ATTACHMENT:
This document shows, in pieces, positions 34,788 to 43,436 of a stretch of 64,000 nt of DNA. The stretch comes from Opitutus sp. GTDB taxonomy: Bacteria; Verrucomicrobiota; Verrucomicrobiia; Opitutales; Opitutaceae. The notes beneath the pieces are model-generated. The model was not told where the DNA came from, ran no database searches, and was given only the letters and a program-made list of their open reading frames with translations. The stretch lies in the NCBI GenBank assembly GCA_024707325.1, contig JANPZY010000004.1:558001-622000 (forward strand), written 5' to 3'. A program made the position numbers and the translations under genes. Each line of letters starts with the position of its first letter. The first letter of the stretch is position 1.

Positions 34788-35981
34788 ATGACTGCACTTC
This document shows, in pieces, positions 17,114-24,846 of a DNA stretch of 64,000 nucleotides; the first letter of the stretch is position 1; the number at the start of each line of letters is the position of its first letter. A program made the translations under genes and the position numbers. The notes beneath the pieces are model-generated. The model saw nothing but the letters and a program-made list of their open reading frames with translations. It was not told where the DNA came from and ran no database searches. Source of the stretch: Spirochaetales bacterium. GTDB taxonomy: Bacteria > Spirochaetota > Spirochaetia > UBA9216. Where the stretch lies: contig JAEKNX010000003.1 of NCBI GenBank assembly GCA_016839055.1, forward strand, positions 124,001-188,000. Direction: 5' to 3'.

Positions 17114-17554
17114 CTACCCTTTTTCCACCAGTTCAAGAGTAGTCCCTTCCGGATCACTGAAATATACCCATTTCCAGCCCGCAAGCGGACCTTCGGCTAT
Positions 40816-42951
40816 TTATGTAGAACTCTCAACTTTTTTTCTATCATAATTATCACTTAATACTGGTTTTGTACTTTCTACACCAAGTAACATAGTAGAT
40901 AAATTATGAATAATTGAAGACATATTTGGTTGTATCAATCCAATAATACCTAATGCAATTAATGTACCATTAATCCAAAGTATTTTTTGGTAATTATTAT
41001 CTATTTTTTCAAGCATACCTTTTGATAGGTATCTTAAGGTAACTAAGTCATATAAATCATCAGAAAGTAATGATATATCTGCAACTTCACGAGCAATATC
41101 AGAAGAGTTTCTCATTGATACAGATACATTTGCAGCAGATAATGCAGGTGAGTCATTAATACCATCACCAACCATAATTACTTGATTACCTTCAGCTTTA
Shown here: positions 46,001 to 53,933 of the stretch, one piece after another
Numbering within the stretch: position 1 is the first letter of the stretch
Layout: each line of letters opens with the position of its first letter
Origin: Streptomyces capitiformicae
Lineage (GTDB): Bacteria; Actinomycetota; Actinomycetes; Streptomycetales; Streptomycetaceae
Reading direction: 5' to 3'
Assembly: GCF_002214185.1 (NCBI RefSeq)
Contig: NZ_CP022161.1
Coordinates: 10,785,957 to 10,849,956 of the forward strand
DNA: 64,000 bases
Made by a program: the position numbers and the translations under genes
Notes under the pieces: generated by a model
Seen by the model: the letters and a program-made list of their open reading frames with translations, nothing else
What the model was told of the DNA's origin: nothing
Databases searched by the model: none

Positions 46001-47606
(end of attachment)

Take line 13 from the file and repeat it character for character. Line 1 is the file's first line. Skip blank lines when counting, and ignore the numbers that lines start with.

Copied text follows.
Numbering within the stretch: position 1 is the first letter of the stretch